FIGS. 12A, 12B are tables showing how data is stored in memory buffers and displayed to a flat-panel display with three virtual segments. FIG. 12A shows how data from the buffers are sent to the display, while FIG. 12B shows how data is stored in the memory buffers of FIG. 11. Successive LCD frames are shown in each column, while the frame data displayed or stored in each of the three segments are shown in the rows.
The data stream to the CRT is used to generate the LCD display data on the fly for the upper segment (segment A) during LCD frame 1. In frame 2, the CRT data is sent directly to the middle segment (B), while in LCD frame 3, the CRT data is sent to the bottom segment (C). This pattern repeats for each following groups of three LCD frames generated from each CRT frame. LCD frames 1,2,3 are generated from the first CRT frame, while LCD frames 4,5,6 are generated from the next CRT frame, and LCD frames 7,8,9 are generated from the following CRT input frame. Of course, the direct CRT data is converted to gray-scale format before being displayed, whether the direct CRT data or the data stored in the memory buffers.
During LCD frame 1, the middle segment B is driven by data that was stored one LCD frame ago (-1), while the bottom segment C is driven by data that is two LCD frames old (-2). During LCD frame 2, segment A is driven by data +1 generated during frame 1, while segment C is driven by data -2 generated two frames ago. During frame 3, segment C is driven directly by the CRT, while segment A is driven by the data A+2 stored two frames ago (during frame 1) and segment B is driven by the data B+1 generated one frame ago (during frame 2).
The pattern repeats itself every three LCD frames, with the direct CRT driving each one of the three segments and generating the next two frames for that segment. The next two frames are stored in the memory buffer and read out during the next two frames when direct CRT data is not available for that segment.
Memory Buffer Contents--FIG. 12B
FIG. 12B shows how data is stored in the memory buffers for 3x frame acceleration. Successive LCD frames are shown in each column, while the frame data stored in each of the three memory buffers are shown in the rows. The read and write activity to each memory buffer is shown in the split columns for each LCD frame. Time increases with the increasing LCD frame number.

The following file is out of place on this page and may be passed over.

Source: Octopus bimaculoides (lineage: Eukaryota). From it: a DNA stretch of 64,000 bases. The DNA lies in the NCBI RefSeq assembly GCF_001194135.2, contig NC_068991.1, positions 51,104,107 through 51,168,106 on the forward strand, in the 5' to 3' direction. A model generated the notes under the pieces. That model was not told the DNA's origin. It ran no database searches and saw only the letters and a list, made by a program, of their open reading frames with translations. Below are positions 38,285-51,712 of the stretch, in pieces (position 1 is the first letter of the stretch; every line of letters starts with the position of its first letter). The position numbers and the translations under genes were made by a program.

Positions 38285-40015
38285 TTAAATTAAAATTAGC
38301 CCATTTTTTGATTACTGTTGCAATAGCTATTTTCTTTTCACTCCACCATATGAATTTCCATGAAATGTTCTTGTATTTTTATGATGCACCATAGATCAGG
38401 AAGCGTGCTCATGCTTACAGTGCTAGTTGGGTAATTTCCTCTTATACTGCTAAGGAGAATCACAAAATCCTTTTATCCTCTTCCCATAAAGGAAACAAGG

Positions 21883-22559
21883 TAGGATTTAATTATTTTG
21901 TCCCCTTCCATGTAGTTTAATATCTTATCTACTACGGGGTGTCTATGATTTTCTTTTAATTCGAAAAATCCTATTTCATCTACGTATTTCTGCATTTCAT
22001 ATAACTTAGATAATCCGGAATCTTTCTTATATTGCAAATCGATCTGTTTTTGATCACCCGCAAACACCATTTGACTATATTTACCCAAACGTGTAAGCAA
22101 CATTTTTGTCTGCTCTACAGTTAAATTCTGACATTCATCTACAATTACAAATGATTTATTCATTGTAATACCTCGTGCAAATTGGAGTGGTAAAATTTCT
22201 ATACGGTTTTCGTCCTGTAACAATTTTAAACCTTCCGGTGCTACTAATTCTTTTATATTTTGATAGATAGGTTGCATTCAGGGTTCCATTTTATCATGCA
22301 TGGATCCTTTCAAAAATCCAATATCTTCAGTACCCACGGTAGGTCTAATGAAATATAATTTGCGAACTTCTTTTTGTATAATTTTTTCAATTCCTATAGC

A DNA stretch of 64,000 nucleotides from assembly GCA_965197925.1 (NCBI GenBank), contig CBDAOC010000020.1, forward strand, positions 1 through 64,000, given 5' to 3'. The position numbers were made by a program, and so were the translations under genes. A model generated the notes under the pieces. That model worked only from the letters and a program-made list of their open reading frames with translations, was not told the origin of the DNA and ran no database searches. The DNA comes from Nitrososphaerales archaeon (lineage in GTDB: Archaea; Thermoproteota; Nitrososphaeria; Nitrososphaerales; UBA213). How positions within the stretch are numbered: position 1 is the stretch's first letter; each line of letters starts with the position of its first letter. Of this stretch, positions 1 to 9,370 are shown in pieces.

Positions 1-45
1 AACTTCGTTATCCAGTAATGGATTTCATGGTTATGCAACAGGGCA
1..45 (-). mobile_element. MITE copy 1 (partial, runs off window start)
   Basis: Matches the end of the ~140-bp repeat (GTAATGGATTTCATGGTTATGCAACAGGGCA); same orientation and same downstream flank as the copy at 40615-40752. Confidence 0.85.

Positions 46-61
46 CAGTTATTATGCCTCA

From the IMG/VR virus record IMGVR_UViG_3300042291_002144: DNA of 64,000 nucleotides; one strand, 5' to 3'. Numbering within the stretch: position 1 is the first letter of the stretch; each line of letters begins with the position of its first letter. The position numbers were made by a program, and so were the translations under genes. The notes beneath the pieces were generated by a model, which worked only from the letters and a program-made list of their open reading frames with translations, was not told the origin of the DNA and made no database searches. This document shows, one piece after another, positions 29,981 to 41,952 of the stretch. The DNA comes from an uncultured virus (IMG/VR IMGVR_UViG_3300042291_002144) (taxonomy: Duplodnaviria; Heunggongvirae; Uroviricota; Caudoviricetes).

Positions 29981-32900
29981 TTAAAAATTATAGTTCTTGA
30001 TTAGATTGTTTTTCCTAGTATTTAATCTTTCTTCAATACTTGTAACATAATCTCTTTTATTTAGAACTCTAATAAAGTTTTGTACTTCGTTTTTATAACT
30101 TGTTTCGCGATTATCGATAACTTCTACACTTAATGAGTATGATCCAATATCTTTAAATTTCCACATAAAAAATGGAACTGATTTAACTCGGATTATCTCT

During LCD frame 1, the CRT data is sent directly to the upper segment A. This is indicated in the row "CRT-to-LCD Direct Path" which is bypass 90 of FIG. 11. Memory buffers are not used for this data. During frame 2 data for segment B is sent over the direct path to the display, while in frame 3 data for segment C is sent directly to the display. In frame 4 the cycle repeats itself, with the CRT data going directly to upper segment A.
During frame 1, the memory buffers are read to fetch data for segments B and C. Data B-1 is read from buffer X (30X of FIG. 11) and sent to the display, while data C-2 is read from buffer Y (30Y of FIG. 11) and sent to segment C of the flat-panel display. Memory buffer Z contains data C-1 that is not read until the next frame. The parenthesis indicates that the data is stored in the memory buffer but not read out.
The next two frames of segment A, A+1, A+2, are generated from the CRT data during frame 1 and stored (written) to memory buffers X, Y. The new data for segment A is written to buffers X, Y as the old data for segments B,C are being read out. This minimizes memory requirements.
During LCD frame 2, data A+1 is read out of buffer X but data A+2 not disturbed in buffer Y until it is read in frame 3. Data C-1 is read from buffer Z for display to segment C. The new data B+1, B+2 is written to buffers Z, X respectively, for display in frames 3 and 4.
In LCD frame 3, segments A, B are read from buffers Y,Z, which are over-written by new data C+1, C+2. In frame 4, new data A+1, A+2 over-writes buffers X,Y as data B+2, C+1 are read out and displayed.
As can be seen, buffer X alternately stores data A+1 and B+2, while buffer Y stores A+2 and C+1. Buffer Z stores data B+1, C+2. The start-up data B-1, C-2, C-1 is equivalent to B+2, C+1, C+2 respectively.
4x Frame Acceleration With 4 Virtual Segments